So I started a third RPG table. Reawakening family RPG time. And I picked 7th Sea, because of course I would. I decided to do a dungeon crawl, which is not something 7th Sea is designed for, in part because the nice people on the 7th Sea Subreddit said it would be handy for me to take a shot and compare notes after. So I did and I wrote those notes up here.
I think some big strides are being made towards figuring this out, which is neat to be a part of. And another blogger active on /r/7thSea wrote up his own blogpost, which, while it has a loft of nifty things in it, it does call me out a few times. I ain’t mad, sometimes I need that. But I’m not going to take it lying down! Allow me, Mr BluSponge aka BraceofPistols if that is your name, to defend myself! (okay, okay, its really just more thoughts…)
How (Not??) To Run a Dungeon
I learned a lot in my first dungeon excursion. A lot of how NOT to do it. Which, while a little disheartening, is how SCIENCE! works. I have yet to figure out how I would run it again, although I know for a fact I would use Ian_W’s Dungeon wrapper stuff to make it more amazing. That part is a given and a great way to actually play 7th Sea. Up until the dungeon, that is.
But I’m not worried about the wrapper or all the stuff “Above Ground” (depends where your dungeon is located.) I’m worried about the design of the dungeon itself and the players interaction with the dungeon itself.
BluSponge’s proposed approach is to discard the carefully drawn out map of the dungeon, replacing it with a vague soup of a “Dungeon Zones” that is intentionally vague for the player to interact and improv with, then have specific “Set Pieces” that are more important. Zones can be used with a Dramatic Sequence, while Set Pieces are more likely to be used with an Action Sequence.
This is an extremely valid way to run a dungeon. Honestly, I’m probably disagreeing with it more in a devil’s advocate, pushing the boundaries, provoking discussion and discourse, than actually thinking its wrong.
But it MUST BE wrong, because I don’t want to throw away the map I spent hours creating!
Nothing More Dangerous Than A Map
Seriously, if you’re writing a new 7th Sea dungeon, using Zones and Sets is a great way to go. But there is something about having a map that makes the dungeon REAL. When you point at a room, you can say “I remember that room! There was a skull and a demon and a trap and Phil almost died!” A map lets your dungeon tell a story of the people who created it. A map lets you keep things organized and not have to make things up on the spot when your player says “I kick down the door!”
Of course, there are some things dungeons are TERRIBLE at doing. Mazes. Mazes in any form or function should not be mapped. A Zone is the way to go there. Or use Hazards, which are more similar to Mouse Guard/Burning Wheel’s Resolutions than you’d think at first glance.
There are, of course, wrong ways to present a map. Worrying the players about every five feet of movement. Forcing many trap rolls. Once upon a time, I was in a D&D game where we need to roll perception EVERY TIME WE TOOK A STEP. (That was not a session that had few things wrong with it…)
So hand waving and pressing forward can make an area of the map act Zoneish. Not a bad thing. Faster. But I sticking champion over my map for 2 reasons.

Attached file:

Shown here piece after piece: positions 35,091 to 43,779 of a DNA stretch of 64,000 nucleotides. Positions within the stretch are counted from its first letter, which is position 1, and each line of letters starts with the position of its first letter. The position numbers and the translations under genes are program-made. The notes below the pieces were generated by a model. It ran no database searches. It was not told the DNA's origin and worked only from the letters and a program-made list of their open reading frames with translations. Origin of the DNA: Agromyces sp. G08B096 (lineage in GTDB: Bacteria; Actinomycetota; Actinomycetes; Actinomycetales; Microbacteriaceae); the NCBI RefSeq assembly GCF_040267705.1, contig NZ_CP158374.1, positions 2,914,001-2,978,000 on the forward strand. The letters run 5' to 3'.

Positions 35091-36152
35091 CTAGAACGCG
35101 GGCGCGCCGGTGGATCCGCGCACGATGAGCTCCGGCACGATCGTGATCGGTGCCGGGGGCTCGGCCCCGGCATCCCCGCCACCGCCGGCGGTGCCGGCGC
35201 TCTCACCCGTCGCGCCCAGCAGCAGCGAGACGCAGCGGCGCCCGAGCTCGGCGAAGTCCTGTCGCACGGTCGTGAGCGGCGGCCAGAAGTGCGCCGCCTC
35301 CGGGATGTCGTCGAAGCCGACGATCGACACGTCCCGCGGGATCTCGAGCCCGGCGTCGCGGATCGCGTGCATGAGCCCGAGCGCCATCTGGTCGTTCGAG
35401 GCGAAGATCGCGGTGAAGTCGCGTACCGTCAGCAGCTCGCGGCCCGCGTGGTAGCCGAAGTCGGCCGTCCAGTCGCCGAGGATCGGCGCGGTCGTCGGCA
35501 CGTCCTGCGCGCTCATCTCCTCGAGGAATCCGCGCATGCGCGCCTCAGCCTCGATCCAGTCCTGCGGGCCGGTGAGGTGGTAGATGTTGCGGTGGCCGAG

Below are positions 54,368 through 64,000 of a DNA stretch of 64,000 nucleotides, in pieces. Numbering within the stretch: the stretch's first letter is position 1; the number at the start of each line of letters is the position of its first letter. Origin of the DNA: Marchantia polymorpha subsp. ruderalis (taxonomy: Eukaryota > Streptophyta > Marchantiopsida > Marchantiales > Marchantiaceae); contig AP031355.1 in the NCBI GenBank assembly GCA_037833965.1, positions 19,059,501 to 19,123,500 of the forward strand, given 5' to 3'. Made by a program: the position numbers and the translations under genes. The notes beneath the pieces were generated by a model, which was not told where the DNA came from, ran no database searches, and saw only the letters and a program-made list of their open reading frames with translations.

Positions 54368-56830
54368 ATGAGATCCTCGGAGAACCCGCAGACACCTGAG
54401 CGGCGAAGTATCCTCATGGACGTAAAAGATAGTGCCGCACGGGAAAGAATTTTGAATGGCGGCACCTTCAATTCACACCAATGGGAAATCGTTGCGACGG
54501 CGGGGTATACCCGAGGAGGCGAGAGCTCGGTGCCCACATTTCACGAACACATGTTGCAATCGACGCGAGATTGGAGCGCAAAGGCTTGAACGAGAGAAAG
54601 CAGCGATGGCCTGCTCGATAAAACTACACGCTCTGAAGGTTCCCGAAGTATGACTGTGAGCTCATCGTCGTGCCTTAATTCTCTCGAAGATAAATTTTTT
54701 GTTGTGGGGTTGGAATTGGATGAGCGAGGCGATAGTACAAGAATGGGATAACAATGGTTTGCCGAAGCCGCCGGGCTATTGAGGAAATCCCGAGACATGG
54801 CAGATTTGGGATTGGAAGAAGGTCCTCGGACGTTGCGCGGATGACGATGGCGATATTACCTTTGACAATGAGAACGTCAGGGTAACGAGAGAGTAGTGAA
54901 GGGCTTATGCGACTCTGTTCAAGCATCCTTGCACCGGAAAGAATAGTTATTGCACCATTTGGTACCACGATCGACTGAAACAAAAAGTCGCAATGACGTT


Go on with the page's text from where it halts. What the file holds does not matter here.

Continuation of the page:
First, I did spend time on it, carefully coming up with lore, reasons behind things, ways rooms interconnected and joined. The players (ideally and allegedly) were seeing a wondrous place with unknown marvels. While it’s possible for players to be able to ad lib that kind of thing, I believe you really have to trust your players. Trusting the players to do what I think of as “MY work” is part of my GM hubris. I really ought to let it go, but I can’t. Especially with new players. Especially when I have a story I want to tell, with translation hand outs and everything.
Second, if I can make mapped dungeons as a general concept work for 7th Sea, I can port over some D&D adventures without having to reforge the thing in its entirety. Which means the amount of resources that are available for a GM to run 7th Sea increases by several orders of magnitude. Not that I expect all maps and adventures to be useful, but it would be nice to have that in my arsenal.
Basically, I think the difference between the two styles is that my maps are comprised entirely of small set pieces and some of them matter more than others. But a lot of the process is the same. When drafting up my dungeon, I designed set pieces first, then went back along the corridors and added verisimilitude and transitions. However you want to create your dungeon is alright by me.
The Most Useful Tool In A Dungeon
The thing about dungeons is they all have a secret fatal weakness: People who take their time. If you have all the time in the world, then there isn’t a threat. You can spend hours probing the floor for traps, deciphering runes and hieroglyphs, making precise measured maps that indicate there should be a secret room on the other side of that beautiful tapestry we haven’t looked behind yet- with enough time, a dungeon turns from being a game and into a 1000 piece puzzle. Some people can find the grind fun, but its not really what you want to do with your Saturday night, is it? (I am totally not judging you if it is. You do you, man!)
So, how do you put the time crunch on your players for your dungeon? This is something you should be figuring out when you’re doing your design. Why do the heroes not have forever?
Some of the early dungeons of D&D provide some interesting answers. Tomb of Horrors and The Hidden Shrine were used occasionally as convention games. Tournaments. Your characters had all the time in the world, but the players did not. They had to make imperfect choices if they wanted to progress and get points.
More recently, the D&D5e Adventure “The Tomb of Annihilation” had a time limit built into the world. The characters had something like 77 in-game days to beat the final boss. If they did it in the allotted time, their patron would still be alive and they could reap the sweet sweet magic item rewards.
Matt Side Note “If I ran ToA again, I would do things a little differently. I would hire the players the same way, but not give them the time limit right away. I would let them muck about in the stuff to the morth, learning about the land, the people, the lore, taking it slow and getting their characters up a bit, then the Wizard Patron would use a Sending spell to say, ‘oh, my bad, it wasn’t a cough, turns out it was Annihilation Leukemia. The clerics say I have XX days to live. Can you go do this quest even faster?’